I was at work and our young daughter was at school that day. I think about how that day could have gone if it was my 6 year in the yard instead.
    I hope your rooster will be a good one.
     
    chrissynemetz likes this.
  6. BigBlueHen53

    BigBlueHen53 Songster

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    Thanks for your response, @50-45-1 . There are actually a total of 28 birds now, but the chicklets (19 of them) are a couple of weeks shy of breeding age yet. And there are a total of 5 roos counting the 3 cockerels, I just haven't decided which ones to cull, but I intend to keep only two. According to @Shadrach's incredible article on Understanding Your Rooster, they should establish tribes and get along okay.

    After today, it's fairly certain that Mike is headed for the stock pot, with his son Silverwings moving to the top position. He came at me again in a sneak attack from behind. And, no, there is no "pussy-footing" on my part. I'm an old bird myself and pretty fearless. I grabbed a 4-foot rat snake by the tail the other day and hacked its head off because it had been stealing my eggs, no little ol' rooster is going to intimidate me in my own farm yard.

    My youngest, a grandson I'm raising, is 12, so I don't have "small" children, but I'm also not going to tolerate this rooster bullying him either. Yeah, I have liked this rooster for the last 4 or 5 years, but ... say good night, Mike.
     
    Beccazon, 50-45-1 and chrissynemetz like this.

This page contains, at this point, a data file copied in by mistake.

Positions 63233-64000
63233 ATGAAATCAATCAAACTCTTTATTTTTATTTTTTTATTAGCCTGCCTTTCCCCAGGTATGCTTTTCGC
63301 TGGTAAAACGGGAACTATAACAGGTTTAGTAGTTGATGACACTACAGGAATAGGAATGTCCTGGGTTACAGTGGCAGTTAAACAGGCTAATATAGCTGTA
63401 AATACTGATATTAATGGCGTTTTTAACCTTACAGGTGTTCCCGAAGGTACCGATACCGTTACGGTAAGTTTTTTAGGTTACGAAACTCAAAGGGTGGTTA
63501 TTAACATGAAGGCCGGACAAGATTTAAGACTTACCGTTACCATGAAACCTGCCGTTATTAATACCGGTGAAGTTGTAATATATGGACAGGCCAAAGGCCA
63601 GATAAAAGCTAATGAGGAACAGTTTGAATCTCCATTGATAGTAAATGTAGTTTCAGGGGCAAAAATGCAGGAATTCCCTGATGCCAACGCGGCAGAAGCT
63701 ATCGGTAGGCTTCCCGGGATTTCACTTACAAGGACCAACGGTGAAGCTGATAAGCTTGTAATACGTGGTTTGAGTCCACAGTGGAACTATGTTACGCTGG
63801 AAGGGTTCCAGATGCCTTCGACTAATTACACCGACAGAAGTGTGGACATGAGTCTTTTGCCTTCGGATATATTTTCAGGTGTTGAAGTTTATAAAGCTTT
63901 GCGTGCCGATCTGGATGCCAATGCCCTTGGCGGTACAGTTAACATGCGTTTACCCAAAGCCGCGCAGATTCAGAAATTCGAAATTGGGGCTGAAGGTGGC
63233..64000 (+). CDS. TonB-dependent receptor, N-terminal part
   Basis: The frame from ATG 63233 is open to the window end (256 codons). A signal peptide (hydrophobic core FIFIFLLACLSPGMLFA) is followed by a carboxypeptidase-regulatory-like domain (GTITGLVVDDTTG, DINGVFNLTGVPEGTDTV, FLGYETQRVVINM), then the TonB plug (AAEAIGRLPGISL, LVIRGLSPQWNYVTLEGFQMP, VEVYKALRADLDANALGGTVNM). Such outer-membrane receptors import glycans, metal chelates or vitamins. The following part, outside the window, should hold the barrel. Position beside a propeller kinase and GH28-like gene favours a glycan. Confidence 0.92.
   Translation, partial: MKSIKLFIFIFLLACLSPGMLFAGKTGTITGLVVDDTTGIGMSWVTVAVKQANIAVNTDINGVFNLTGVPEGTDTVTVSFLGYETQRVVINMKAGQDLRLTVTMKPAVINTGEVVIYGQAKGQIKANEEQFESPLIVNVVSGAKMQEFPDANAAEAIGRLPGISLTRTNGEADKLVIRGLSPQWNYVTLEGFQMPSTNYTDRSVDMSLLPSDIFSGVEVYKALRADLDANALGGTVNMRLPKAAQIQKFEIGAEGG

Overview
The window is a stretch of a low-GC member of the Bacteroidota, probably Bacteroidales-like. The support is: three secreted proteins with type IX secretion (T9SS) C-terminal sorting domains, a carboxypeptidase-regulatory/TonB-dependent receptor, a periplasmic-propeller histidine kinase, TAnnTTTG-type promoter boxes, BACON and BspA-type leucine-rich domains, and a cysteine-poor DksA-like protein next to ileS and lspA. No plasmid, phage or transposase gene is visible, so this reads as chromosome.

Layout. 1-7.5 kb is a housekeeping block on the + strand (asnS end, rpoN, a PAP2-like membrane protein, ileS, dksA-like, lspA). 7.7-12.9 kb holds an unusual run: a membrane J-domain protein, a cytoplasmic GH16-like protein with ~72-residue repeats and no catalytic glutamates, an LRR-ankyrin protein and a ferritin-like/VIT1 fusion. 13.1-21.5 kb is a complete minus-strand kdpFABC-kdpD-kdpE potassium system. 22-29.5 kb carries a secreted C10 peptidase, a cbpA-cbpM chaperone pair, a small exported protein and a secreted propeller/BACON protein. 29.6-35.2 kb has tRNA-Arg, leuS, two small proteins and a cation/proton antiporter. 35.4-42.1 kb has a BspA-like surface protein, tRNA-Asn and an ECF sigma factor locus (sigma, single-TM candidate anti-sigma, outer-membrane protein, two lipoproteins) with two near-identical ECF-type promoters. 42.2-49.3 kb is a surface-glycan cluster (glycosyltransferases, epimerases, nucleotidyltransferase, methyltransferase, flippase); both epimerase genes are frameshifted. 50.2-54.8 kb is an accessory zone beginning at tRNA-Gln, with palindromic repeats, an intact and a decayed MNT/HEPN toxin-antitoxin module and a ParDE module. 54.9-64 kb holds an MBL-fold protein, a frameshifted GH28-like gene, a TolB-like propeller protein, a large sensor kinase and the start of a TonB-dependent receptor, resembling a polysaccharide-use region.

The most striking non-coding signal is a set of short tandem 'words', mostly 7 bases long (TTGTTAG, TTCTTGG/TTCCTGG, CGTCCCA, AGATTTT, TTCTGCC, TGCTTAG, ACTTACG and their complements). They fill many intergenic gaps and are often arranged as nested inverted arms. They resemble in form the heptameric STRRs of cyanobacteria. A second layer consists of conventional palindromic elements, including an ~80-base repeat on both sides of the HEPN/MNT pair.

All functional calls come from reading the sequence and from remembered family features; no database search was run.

7. BigBlueHen53

    BigBlueHen53 Songster

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    Thanks to you, too, @aart. We are not new to chickens and don't have small children. But he has crossed the line in my mind from protecting the hens to becoming untrustworthy. I think it's time to give Silverwings his chance.
     
    starri33 and aart like this.
  8. aart

    aart Chicken Juggler!

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    Do you have enough space for this to happen?
    Shad has lots of way open space and multiple coops.
    Tho I suppose tribes could be formed in one coop, I would guess it's less likely?
     
    BigBlueHen53 likes this.
  9. ocap

    ocap Crowing

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    A great question on behavior !!
    I am reminded of my favorite rooster and his protective actions on the days that I dusted his hens. I was nearing the point where he wanted to take action but never did. A delicate balance of fertility, correct behavior and action on the part of the farmer that will flip his switch.
     
    BigBlueHen53 likes this.
  10. BigBlueHen53

    BigBlueHen53 Songster

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    We have ten acres and are surrounded by pasture which is surrounded in turn by forest. Neighbors are scarce as hens'teeth. Humm. No, just the one coop at the moment and the smaller shed as pictured below. The old bird in this pic is myself. The little shed I am leaning on is about 5x8 by maybe 4' tall; the Mennonite-built hen house in the back is 8x10. I don't call the hen house a coop because I got schooled by the locals early on. A "cuup" is small enough to fit in the back of your pick-up and is an old, banged-up wire arrangement used for transporting chickens that have been recently bought or sold, lol.
    20190622_190703.jpg
     
    Chickassan likes this.